Measurement of the fulfilment cash flows would reflect the current value of any interest-rate guarantees and financial options included in the insurance contracts. IFRS 17 requires a company to update the fulfilment cash flows at each reporting date, using current estimates that are consistent with relevant market information.
b) The Contractual Service Margin (CSM): The expected profit for providing future insurance coverage (i.e. unearned profit).
The total liability for a group of insurance contracts is to be subsequently measured as the aggregate of the following components:
a) Liability for remaining coverage (LRC): The sum of the fulfilment cash flows related to future services and the CSM remaining.
b) Liability for incurred claims (LIC): The fulfilment cash flows for claims incurred, but not yet paid.
2017 KPMG, an Indian Registered Partnership and a member firm of the KPMG network of independent member firms affiliated with KPMG International Cooperative (KPMG International), a Swiss entity. All rights reserved. 3
IFRS NOTES | 25 May 2017
Overview of IFRS 17 (cont.)
Insurance revenue is derived from the changes in the LRC for each reporting period which covers the following:
a) Expected insurance claims and expenses
b) Risk adjustment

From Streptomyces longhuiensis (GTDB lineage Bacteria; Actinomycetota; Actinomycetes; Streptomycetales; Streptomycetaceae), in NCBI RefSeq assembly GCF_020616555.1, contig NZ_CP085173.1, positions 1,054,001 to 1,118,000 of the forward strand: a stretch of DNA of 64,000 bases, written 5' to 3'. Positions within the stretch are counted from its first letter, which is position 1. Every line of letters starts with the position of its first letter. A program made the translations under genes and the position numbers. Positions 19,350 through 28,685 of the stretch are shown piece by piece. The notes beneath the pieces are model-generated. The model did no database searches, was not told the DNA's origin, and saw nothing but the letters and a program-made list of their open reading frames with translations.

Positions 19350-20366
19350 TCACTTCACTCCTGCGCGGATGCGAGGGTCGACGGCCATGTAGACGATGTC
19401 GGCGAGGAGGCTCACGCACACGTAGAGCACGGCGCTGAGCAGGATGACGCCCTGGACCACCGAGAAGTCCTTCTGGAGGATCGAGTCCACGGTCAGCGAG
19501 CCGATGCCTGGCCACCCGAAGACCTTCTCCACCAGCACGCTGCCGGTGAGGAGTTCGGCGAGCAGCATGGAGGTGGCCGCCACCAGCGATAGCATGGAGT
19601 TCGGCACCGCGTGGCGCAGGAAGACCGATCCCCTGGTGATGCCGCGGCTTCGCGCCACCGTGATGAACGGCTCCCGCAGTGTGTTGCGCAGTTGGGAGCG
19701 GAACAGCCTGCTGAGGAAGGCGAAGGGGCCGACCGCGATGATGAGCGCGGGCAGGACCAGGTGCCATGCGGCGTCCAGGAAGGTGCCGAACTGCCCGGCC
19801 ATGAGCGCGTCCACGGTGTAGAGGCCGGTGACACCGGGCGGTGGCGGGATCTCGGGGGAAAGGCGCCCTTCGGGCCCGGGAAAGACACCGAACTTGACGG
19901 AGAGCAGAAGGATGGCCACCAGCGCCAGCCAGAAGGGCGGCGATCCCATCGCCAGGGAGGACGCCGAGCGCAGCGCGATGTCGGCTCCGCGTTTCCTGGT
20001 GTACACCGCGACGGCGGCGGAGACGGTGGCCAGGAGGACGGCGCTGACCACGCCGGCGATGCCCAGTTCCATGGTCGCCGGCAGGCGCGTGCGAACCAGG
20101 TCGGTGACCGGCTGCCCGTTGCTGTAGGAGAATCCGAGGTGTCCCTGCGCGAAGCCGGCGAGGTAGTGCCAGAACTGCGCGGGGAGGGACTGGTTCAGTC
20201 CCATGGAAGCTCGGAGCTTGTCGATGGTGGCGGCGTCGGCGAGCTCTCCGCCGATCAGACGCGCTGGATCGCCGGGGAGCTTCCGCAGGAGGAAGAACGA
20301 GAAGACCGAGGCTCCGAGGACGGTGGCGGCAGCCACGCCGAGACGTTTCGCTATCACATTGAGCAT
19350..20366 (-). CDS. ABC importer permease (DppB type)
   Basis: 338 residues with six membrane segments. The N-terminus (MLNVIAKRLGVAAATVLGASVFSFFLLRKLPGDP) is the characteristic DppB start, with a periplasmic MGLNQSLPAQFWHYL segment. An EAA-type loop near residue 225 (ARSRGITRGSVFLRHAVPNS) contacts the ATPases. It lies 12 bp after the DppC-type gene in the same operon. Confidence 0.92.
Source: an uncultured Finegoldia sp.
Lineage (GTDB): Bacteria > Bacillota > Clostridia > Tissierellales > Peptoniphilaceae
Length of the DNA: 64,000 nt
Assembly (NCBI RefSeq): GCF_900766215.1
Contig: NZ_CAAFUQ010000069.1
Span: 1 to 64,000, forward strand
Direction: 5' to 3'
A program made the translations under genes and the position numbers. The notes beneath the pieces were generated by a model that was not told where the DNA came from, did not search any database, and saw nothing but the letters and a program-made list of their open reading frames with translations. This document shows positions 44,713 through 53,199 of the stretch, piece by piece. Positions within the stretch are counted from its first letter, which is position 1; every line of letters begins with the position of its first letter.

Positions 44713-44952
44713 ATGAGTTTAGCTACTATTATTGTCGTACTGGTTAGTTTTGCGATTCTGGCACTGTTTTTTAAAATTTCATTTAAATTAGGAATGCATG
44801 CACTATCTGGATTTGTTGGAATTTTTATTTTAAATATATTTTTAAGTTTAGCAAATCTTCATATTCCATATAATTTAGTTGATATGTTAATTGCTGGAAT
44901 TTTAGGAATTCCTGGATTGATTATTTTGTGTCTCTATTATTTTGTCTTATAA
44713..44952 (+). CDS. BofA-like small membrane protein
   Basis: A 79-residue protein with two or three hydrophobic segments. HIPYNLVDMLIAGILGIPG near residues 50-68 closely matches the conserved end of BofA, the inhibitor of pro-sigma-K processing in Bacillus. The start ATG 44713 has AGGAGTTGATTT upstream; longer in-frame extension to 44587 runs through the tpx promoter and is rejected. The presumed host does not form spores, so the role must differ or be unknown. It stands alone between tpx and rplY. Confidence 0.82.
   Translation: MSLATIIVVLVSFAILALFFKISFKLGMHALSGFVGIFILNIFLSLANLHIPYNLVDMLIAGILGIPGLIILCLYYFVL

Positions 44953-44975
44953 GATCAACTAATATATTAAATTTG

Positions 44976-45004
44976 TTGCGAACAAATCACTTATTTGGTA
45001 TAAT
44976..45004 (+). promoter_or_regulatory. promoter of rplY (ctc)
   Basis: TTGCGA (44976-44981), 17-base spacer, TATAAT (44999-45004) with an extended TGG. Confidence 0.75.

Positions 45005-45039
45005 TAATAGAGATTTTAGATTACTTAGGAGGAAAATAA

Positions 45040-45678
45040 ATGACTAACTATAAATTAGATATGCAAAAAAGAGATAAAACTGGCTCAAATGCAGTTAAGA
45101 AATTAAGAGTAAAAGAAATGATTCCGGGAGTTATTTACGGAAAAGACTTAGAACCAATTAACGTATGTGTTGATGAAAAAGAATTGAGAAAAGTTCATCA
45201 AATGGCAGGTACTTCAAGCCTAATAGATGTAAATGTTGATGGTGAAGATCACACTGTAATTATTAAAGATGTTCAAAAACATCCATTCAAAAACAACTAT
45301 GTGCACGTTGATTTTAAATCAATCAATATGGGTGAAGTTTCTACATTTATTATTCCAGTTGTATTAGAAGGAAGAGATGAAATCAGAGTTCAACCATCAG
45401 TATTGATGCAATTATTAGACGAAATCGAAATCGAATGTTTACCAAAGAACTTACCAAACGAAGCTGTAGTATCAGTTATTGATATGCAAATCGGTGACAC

c) CSM allocation
d) Acquisition cash flows.
These items represent a companys consideration for providing services. IFRS 17 excludes from insurance revenue, those deposits that represent the investment of the policyholder rather than an amount charged for services.
IFRS 17 prescribes the following treatment for recognition of revenue:
Timing of revenue recognition: IFRS 17 requires a company to report the amount charged for insurance coverage as insurance revenue when it is earned, rather than when the company receives premiums.
Level of aggregation: The CSM is determined for groups of insurance contracts. Insurers are required to recognise in the statement of profit and loss, the expected profit for providing coverage for a group of contracts as the coverage is provided over time. Expected losses for a group of contracts are to be recognised in the statement of profit and loss as soon as a company determines that they are expected.
In order to do so, an insurer is required to aggregate their contracts first into portfolios (contracts subject to similar risks and managed together), which are further divided into groups considering the differences in expected profitability. Specifically, contracts that are expected to be onerous are grouped separately since expected losses are to be recognisedimmediately and cannot be offset against profits from other contracts. This means that insurers are required to account for their business performance at a more granular level.
Modification to the general measurement model
IFRS 17 introduces the following two modified approaches to the general measurement model.
a) Premium Allocation Approach: When applying IFRS 17, a company may use this optional simplified approach to measure the LRC for short duration insurance contracts i.e. contracts for which the company does not expect significant changes in estimates before the claims are incurred, or for which the coverage period is less than a year.